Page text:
8. Personally, I would advise against a remark in your case, unless the IA has been severely moderated down (in which case an appeal would require all the IAs to be remarked). 5 marks is a stretch in any subject, but especially in the sciences. It will most likely end up a 4, and you will lose money. Of course, you can always try, especially if you really need it to meet a university offer.
  9. I agree with everyone above. You should try to Get a remark in one of your HLs (whichever one is the closest to the next boundary). Good luck!
  10. IMO physics and maths are the key ones, so you should be fine. However, it's important to check the unis you want to apply to and whether they require three sciences or not (some do, some don't). There's no point in stressing over chemistry if you're a) not interested in it, and b) it won't help your application. It'd be a different story with chemical engineering though, and perhaps if you weren't 100% certain you want to do do aerospace engineering.
  11. They are indeed. But you learn to be independent which is great for university life Good luck!
  12. My TOK teacher who has been doing it for a couple of years now says that it's quite good to have the word "knowledge" in the KQ. She says on one of her recent teachings a senior examiner found the presentations with this word to be of much better quality. Take it for whatever you like, but I followed the advice this year (my last year's teacher was quite uninformed about TOK and our presentations were rubbish!).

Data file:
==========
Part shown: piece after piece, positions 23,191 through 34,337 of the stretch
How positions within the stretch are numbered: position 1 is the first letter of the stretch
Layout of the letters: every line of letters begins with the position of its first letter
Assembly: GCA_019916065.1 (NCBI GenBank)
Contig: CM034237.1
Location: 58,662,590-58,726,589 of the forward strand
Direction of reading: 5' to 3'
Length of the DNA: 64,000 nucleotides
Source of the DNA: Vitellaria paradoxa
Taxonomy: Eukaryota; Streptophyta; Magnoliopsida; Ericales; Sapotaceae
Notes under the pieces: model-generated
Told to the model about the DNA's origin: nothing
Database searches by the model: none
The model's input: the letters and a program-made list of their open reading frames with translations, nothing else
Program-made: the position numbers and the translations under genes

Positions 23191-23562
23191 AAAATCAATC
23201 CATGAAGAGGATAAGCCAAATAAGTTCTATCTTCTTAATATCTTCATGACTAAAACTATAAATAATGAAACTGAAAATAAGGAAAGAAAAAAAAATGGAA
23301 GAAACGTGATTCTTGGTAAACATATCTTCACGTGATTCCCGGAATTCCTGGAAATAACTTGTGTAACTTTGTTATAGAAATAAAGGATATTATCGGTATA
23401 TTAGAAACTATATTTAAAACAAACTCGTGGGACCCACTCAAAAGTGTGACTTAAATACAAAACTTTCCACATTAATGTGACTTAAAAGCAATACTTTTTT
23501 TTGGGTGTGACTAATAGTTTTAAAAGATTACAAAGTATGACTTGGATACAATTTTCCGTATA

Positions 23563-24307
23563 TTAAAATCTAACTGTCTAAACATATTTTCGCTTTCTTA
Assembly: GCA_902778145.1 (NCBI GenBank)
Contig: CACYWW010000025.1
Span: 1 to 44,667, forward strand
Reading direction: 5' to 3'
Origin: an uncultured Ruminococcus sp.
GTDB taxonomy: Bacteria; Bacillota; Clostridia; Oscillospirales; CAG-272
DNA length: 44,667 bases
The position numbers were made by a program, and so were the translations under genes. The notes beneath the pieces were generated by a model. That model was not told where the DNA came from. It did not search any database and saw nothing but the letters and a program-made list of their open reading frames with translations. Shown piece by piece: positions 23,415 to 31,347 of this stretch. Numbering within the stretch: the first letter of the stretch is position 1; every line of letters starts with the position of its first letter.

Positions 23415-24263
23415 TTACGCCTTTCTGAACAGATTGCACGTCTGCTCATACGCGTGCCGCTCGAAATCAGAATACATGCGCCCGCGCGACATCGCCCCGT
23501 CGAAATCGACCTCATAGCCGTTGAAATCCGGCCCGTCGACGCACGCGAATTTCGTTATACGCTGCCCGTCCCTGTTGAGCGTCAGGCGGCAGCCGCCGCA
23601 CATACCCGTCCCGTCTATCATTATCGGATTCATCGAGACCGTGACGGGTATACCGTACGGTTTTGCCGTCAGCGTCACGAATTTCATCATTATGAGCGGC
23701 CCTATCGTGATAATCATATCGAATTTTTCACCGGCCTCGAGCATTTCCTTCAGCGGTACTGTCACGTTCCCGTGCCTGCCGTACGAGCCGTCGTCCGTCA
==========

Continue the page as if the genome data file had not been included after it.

13. Depending on when you will take your exams, there might be no more further maths HL available for you. You can read more about it here: http://blogs.ibo.org/blog/2017/05/15/what-does-the-mathematics-community-want-in-the-21st-century/ Overall I think the course selection you have is solid for what you want to study. Physics and maths HL are necessary, and English is a nice contrasting subject showing you're not only STEM and nothing else. Chemistry HL would only be a good idea if you wanted to study something else as well (engineering, for example), and weren't too sure what to choose in
  14. For me it was quite good. I did a rather simple experiment (kinetics and energetics) but with a lot of calculations. Our teacher gave us a 2 week deadline to do the experiments and the first draft, and then an additional week to make corrections and turn in the final draft. I really like that idea as it was all condensed (and usually people postpone writing the IAs anyway). I'd say my chemistry IA is the one I'm most proud of
  15. Hi there! I am yet to take my exams however I have completed the entire HL chemistry syllabus including option B (biochemistry), so I feel like I might be able to give some insight as well. Chemistry is honestly my favourite subject in IB. It's just so diverse and incorporated so many different learning styles and questions that you really have to think how to approach a problem presented to you. In chemistry (especially HL) you will have to be able to not only memorise certain concepts and formulas (acids/bases, different definitions of what an acid/base is etc.) , but a